Janet’s article told the story of a woman living in the East Bay named Rosetta Costantino who had come to the Bay Area with her parents, Vincenzo and Maria Dito, from the southern Italian region of Calabria when she was a teenager. The article went on to describe the massive quantity of typical Calabrian vegetables the Ditos managed to grow in their modest back yard and some of the Calabrian dishes made by Rosetta and her mother.
The article concluded with some wonderful Calabrian recipes and a mention of a couple of cooking classes Rosetta was going to be giving in Emeryville.
At the end of last year I decided that the only way to have a chance to take one of Rosetta’s classes was to plan well in advance, so when I saw a few months ago that she has posted a new class entitled “A Taste of Calabria” that was going to be held last Friday night, I immediately signed up together with Alex and Cassie.
Calabria is the Italian region that is furthest south on the Italian peninsula – it is the toe of the Italian boot, just across the Straits of Messina from Sicilia (I have marked on the following map the approximate location of the town of Verbicaro from which the Dito family came).
One of the primary characteristics of Calabrian cuisine that sets it apart from that of other Italian regions – even those which border it – is that it is SPICY – a result of liberal use of the Italian chili pepper – pepperoncino – which is celebrated throughout the region.
My friend Antonio, who comes from Salerno not far north of Calabria in Campania, tells the story of a Calabrian girlfriend he had who used to invite him home for meals which he often found too spicy to eat.
I had not known much about Calabria until recently when I became interested in the Calabrian salumi called ‘nduja, a specialty of the town of Spilinga in the province of Vibo Valentia, which hosts an annual festival to celebrate the salume. Rosetta has a very good post on her blog that describes ‘nduja. The version now offered at Barbacco in San Francisco has become a favorite of ours, although we brought some along to the class and Rosetta advised that while it was quite good, it was not the same as the Calabrian original.
So on Friday evening, Alex, Cass and I met in the city and drove over to Emeryville where Rosetta gives her classes at the Paulding & Company facilities. When we arrived we found that not only was Rosetta there, but also her mother, Maria Dito, her husband, Lino, and their son, Adrian. So it was very much a family affair.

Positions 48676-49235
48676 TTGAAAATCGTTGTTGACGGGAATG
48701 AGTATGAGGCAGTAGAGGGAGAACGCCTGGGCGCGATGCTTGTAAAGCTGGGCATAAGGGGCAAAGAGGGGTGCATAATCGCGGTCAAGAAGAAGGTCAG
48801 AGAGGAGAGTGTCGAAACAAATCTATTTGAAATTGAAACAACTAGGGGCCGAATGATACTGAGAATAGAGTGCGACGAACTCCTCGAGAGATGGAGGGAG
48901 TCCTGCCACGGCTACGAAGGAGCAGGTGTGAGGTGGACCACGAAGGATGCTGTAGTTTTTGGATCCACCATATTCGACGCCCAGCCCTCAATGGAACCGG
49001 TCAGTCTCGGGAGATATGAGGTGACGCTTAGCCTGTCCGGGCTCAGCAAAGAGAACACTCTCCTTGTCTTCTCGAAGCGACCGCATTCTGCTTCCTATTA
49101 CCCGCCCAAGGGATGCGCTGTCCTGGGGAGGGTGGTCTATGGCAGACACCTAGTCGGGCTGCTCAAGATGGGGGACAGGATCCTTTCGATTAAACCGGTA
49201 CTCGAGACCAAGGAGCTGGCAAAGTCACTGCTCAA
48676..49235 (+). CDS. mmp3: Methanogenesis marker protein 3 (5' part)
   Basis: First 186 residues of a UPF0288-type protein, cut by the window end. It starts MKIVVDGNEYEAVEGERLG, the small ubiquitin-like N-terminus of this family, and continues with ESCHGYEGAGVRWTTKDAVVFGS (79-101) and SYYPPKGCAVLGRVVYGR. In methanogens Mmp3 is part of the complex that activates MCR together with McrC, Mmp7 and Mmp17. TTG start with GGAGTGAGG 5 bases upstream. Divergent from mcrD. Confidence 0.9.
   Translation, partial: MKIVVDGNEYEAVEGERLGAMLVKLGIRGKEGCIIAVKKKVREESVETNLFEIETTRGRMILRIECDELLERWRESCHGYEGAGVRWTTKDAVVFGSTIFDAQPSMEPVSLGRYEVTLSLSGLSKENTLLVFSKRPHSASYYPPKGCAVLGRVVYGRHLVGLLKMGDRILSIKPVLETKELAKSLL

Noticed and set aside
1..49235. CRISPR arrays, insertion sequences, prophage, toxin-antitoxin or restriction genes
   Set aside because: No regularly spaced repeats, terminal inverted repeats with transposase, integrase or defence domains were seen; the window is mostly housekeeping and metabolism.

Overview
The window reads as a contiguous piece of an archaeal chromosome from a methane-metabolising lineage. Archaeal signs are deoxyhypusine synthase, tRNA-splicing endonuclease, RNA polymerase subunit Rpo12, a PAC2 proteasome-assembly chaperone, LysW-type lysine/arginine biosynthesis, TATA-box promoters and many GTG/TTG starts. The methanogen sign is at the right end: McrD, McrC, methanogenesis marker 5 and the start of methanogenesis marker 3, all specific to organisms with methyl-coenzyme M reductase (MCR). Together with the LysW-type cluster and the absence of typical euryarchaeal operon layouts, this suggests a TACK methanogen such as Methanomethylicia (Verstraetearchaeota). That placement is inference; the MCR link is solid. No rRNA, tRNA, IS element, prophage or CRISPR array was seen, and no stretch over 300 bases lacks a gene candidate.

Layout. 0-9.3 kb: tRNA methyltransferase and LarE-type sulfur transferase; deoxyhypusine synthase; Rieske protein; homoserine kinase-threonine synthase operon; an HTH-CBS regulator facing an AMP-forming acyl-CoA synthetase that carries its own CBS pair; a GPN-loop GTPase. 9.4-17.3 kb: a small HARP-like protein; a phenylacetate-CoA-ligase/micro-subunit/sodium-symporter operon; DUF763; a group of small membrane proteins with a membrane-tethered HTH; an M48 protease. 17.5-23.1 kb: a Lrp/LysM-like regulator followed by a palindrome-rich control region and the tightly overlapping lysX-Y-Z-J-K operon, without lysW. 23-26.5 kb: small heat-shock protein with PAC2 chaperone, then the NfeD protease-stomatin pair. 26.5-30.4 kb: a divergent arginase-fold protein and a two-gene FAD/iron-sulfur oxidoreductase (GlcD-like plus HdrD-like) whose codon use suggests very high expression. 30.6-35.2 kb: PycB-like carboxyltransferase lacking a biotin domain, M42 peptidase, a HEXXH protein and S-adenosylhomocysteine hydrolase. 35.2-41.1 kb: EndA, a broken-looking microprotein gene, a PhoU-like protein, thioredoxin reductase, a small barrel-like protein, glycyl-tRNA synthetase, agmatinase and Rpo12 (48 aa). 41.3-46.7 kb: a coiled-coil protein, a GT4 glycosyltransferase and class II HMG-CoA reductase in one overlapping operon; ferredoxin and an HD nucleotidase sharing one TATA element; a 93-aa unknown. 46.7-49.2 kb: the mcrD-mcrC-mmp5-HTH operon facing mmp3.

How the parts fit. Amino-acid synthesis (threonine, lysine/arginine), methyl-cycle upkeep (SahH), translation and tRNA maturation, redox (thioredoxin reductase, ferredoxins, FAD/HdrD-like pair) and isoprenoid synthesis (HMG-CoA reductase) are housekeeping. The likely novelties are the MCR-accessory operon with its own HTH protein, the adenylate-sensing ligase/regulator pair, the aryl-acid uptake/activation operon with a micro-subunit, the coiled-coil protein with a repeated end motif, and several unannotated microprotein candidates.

Here was our line up for our class:
Bruschetta con Fagioli and Rapini (Bruschetta with Beans and Broccoli Rabe)
This was a fairly easy dish to make. Both this dish and the separate Broccoli Rape Strascinati served with the sausage as a main course used the same Broccoli Rape preparation.
Gnocchi di Patate con Sugo di Pomodoro (Potato Gnocchi with Tomato Sauce)
For this dish we rolled gnocchi using ridged, wooden gnocchi paddles. I am afraid our gnocchi were not very uniform and neither Rosetta nor Maria was very impressed. Still, they certainly tasted good! Of course, the really critical work is the preparation of the dough, and we were not entrusted with that task.
Salsiccia Calabrese Arrostita (Grilled Homemade Calabrian sausage)
Rosetta had ground the pork for this dish in advance and all that we needed to do was add the spices, clean the hog casings and stuff them with the ground pork, before tying them up and putting them in the oven to cook (the kitchen did not have a grill). Rosetta has a very good description of this on her blog.
Broccoli Rape Strascinati (Broccoli Rabe sautéed in olive oil with garlic)
As noted, this was the same preparation that was used for the bruschette. Very easy to make and very tasty. For the preparation at class we blanched the Broccoli Rabe in boiling water to remove some of the bitterness, although I personally prefer to have it slightly bitter.
Torta di Noci con Crema di Nocino (Flourless Walnut Cake with Nocino liqueur sauce)
This was a very good light dessert. I had never heard of Nocino liqueur before (it is made from green walnuts, and hence can only be made in the Spring) but found a couple of recipes for it on line – see here and here. It seems to be a particular specialty of Modena in Emilia-Romagna, although there is now even a version - Nocino della Cristina - being produced in Napa.
Rosetta is also coming out at the end of this year with a cookbook entitled “My Calabria” which, just to show how things come full circle, she wrote with Janet Fletcher, who had encouraged her to start her cooking classes in the first place. The cover is below (peppers – what else!).
The photography in the book was done by a Bay Area photographer named Sara Remington who does beautiful work. Sara also has a blog with a post with photos from a trip she made to Calabria last year with Rosetta (check out the color of the 'nduja at the bottom of the below photo!).
It was a wonderful class and Alex, Cass and I had a great time.
If you note that Maria appears in many of the above photos it is because I have never seen anyone work so hard. She was all over the room during the class helping everyone and doing most of the hard work - both preparation and cleaning up. It was a pleasure (as well as being a life saver!) to have her there.
Rosetta may be taking some time off from her classes towards the end of the year for promotion of her cookbook, but we certainly look forward to taking another class from her in the future. Incidentally, we also learned at the class that one of Vincenzo Dito's secrets to creating the virtual forest of San Marzano tomatoes you can see in the photo at the start of this article is -- goat manure. We will have to keep this in mind on our next visit to Harley Farms!